Preface: everyone speaking better english than poor me, is invited to help me fixing the language mistakes in this site.

The® Optimum Cranklength...
... is a quite complex subject and can be discussed even more complex and often is so confusingly.
But size of the crank should be ("first order") simply related to the size of the bikers legs.
If you need reasons for this assumption you can read here.
Now let's have a look at some "workaday life bikers."

The following analysis suggests, that with an average 20,5% inseam cranklength it is already possible to ride at a decent speed.
Also note the remarkable scattering ( 19,5... >22 %) indicating indiviual preferences of +/- 10mm(!) (shortcrankers vs. longcrankers).

Fahrer und Kurbellänge

Important hint for crank elongation: Adaption is required!

crank elongation enables and requires (in most cases) growth of otherwise not (or little) used muscle areas.
Especially with (on shorter cranks) very good trained bikers the well trained "round pace" is disturbed, till muscle adaption has been achieved! 1)
Adaption - depending on how much elongation - needs some time! 2)
(And this, BTW, also may be the main reason, why many of test based analyses are inconclusiv or contradictiv)
Do NOT compensate performance slump by applying too much force!!
While adapting pay attention to your knees. If you get signales from there, probably you are trying to compensate. Reduce the pedalforce!
Efficient adaption training is with high (even exaggerated) cadence and low to medium pedal force.
Not until you have reached "harmonic motion" apply the full power.
From what is said above, it should be clear, that an only occasional elongation (e.g. for the big race!) will not work!

Crank shortening
On the other hand the change from longer to shorter cranks should be always uncritical.
There is no need for musclegrowth (some muscleareas are not longer required - but that's not a problem).
The only need is for coordinative adaption. Depending on the biker, this can be reached in a matter of houres or even minutes. 3)

Optimum region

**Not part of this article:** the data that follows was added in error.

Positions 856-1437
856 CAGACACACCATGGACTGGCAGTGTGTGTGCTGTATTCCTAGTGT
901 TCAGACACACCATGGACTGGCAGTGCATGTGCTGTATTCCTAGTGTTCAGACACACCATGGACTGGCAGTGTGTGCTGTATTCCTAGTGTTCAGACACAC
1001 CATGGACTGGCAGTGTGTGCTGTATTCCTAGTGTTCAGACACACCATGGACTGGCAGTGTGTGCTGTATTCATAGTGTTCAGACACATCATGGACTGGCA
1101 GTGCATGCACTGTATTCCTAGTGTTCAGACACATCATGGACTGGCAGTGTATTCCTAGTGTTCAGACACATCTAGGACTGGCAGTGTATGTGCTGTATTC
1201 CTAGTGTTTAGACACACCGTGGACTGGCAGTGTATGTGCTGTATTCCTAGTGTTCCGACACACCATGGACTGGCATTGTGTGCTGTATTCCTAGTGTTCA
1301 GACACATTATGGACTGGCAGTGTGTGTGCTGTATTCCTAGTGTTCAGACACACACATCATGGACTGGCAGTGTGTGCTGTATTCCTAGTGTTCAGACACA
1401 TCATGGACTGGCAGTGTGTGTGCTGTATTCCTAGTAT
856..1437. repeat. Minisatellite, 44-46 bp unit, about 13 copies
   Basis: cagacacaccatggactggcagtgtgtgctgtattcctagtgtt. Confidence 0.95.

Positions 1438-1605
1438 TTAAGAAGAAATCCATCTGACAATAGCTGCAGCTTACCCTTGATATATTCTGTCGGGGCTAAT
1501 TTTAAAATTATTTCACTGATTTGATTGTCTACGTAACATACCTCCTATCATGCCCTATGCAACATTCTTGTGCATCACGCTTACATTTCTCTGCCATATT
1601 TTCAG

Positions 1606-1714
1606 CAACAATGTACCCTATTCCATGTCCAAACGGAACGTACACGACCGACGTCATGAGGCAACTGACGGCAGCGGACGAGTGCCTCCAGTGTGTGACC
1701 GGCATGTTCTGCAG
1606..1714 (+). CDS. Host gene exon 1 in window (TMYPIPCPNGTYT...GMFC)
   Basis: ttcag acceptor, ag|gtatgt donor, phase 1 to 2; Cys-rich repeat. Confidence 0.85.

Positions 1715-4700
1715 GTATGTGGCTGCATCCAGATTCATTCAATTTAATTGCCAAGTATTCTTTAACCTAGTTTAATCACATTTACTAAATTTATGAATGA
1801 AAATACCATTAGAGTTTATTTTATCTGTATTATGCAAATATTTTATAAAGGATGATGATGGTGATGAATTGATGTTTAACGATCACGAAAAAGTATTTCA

Everyone has ("somewhere") his/her optimum (at a given time (for a given purpose:-)).
Near the optimum, the influence of small deviants is only small.
If your cranklength is in the optimal region,
then you should'nt waste time and money, trying to optimize the last half millimeter,
because this simply makes no sense!
Cranklength is biomechanicaly very relevant - but no panaceas.

Some considerations and tendencies when choosing cranklength,
 depending on...

  shorter <= less - ambitous sport - more => longer

 Long distance / Time trial => longer
frequently starts, cycling in standing position, climbing => longer
 shorter <= circuit race

...Body sizes
  shorter <= rel. long tibia || rel. long femur => longer
 shorter <= smal foot || Bigfoot :-0 => longer
shorter <= full figured |(belly!)| lean => longer
shorter <= aerodyn |ears| distant => longer

SingleSpeed => longer

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Corner clearence
When elongating the cranks, bear in mind, that cornering clearance is reduced.
While deeper pedals may be an aerodynamical advantage (Cyclist sits also deeper) too little cornering clearance is dangerous.
For mountainbikers, fatter tyres can increase the ground clearance.

* * *

You may tell us, if you have questions or think, there should be (even) more sense in this site. :)


1)    Walking and running is not biking. Muscle adaption is typical for every good biker. And every good - but nonbiking - athlete will reach significant improvement after only some days of bicycle training. Fast (and maybe only small) adaption effects may be seen with gymnasts, because they regularly train a very broad range of movements and muscles.
2)    A 2.5mm Elongation is hardly noticible even to well trained bikers and certainly not for the casual biker. The author of this site (with an inseam of 95cm) has made a 20mm leap from 180mm to 200 mm. This resulted in a very obvious performance slump on the first day. Not less obvious muscle ache the next day. Better performance than ever before was reached about 14 days later (but for this it can not be ruled out, that psychological factors where not less important than the actual size of the crank)
3)    The author of this site has no problems in casually using 175mm bikes though he mainly uses 200mm cranks. The change is always noticeable, the performance is lower than with long cranks but there is no performance slumb like in the opposite direction of (occasionally) change and no muscle ache.